gms | German Medical Science

62. Jahrestagung der Deutschen Gesellschaft für Neurochirurgie (DGNC)
Joint Meeting mit der Polnischen Gesellschaft für Neurochirurgen (PNCH)

Deutsche Gesellschaft für Neurochirurgie (DGNC) e. V.

07. - 11. Mai 2011, Hamburg

The keyhole concept in aneurysm surgery: Results from the past 22 years

Meeting Abstract

Suche in Medline nach

  • G. Fischer - Neurochirurgische Klinik und Poliklinik, Universitätsmedizin Mainz
  • J. Oertel - Klinik für Neurochirurgie, Universitätsklinikum des Saarlandes, Homburg/Saar

Deutsche Gesellschaft für Neurochirurgie. Polnische Gesellschaft für Neurochirurgen. 62. Jahrestagung der Deutschen Gesellschaft für Neurochirurgie (DGNC), Joint Meeting mit der Polnischen Gesellschaft für Neurochirurgen (PNCH). Hamburg, 07.-11.05.2011. Düsseldorf: German Medical Science GMS Publishing House; 2011. DocMO.11.05

DOI: 10.3205/11dgnc082, URN: urn:nbn:de:0183-11dgnc0827

Veröffentlicht: 28. April 2011

© 2011 Fischer et al.
Dieser Artikel ist ein Open Access-Artikel und steht unter den Creative Commons Lizenzbedingungen (http://creativecommons.org/licenses/by-nc-nd/3.0/deed.de). Er darf vervielfältigt, verbreitet und öffentlich zugänglich gemacht werden, vorausgesetzt dass Autor und Quelle genannt werden.


Gliederung

Text

Objective: Improvements in preoperative imaging and intraoperative visualization have led to a refinement in surgical techniques. As a contribution to the ongoing debate on the impact of keyhole approaches in aneurysm surgery, the experience of 22 years with consequent application of keyhole technique is reported as a retrospective single-center study.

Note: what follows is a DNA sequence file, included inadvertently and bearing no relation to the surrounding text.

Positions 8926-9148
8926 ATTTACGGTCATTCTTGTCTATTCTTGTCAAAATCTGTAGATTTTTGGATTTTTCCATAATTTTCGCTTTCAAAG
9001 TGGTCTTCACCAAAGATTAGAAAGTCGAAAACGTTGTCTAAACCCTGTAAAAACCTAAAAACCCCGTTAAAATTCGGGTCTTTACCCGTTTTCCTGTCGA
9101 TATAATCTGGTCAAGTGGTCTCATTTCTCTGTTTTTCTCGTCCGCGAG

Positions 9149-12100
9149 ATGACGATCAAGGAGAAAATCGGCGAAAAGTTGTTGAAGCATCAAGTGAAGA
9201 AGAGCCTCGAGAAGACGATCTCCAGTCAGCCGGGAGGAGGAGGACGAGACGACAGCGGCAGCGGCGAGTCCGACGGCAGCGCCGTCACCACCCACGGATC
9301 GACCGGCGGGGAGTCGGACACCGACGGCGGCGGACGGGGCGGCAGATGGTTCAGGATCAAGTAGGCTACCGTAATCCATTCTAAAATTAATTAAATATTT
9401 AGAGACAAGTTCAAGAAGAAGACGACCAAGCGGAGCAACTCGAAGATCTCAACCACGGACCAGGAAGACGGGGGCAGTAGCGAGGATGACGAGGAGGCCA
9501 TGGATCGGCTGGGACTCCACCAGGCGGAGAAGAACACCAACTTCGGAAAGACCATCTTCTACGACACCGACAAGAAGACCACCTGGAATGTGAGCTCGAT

Methods: Over a 22-year period, 1082 consecutive patients with 1393 aneurysms were surgically treated in 1146 operations; 693 in the acute stage after SAH and 453 with unruptured aneurysms. Outcome was assessed using the modified Rankin scale as well as approach-related complications.

Results: The majority of cases were treated by four different keyhole approaches: the supraorbital approach was used to treat 1057 aneurysms, the subtemporal for 50 aneurysms, the interhemispheric for 51 aneurysms, the retromastoidal for 59 aneurysms. The classic pterional approach was applied to treat 176 aneurysms. The complication rates of the keyhole approaches were less than in the pterional group, although the difference did not reach a statistical significance.

Conclusions: The overall outcome, the rate of re-treatment and approach-related complications using a keyhole approach for the management of ruptured and unruptured aneurysms are comparable with recently published conventional surgical aneurysm series. In addition to the common benefits of limited exposure approaches, this series demonstrates the appropriate safety and applicability of the keyhole technique in aneurysm surgery as well.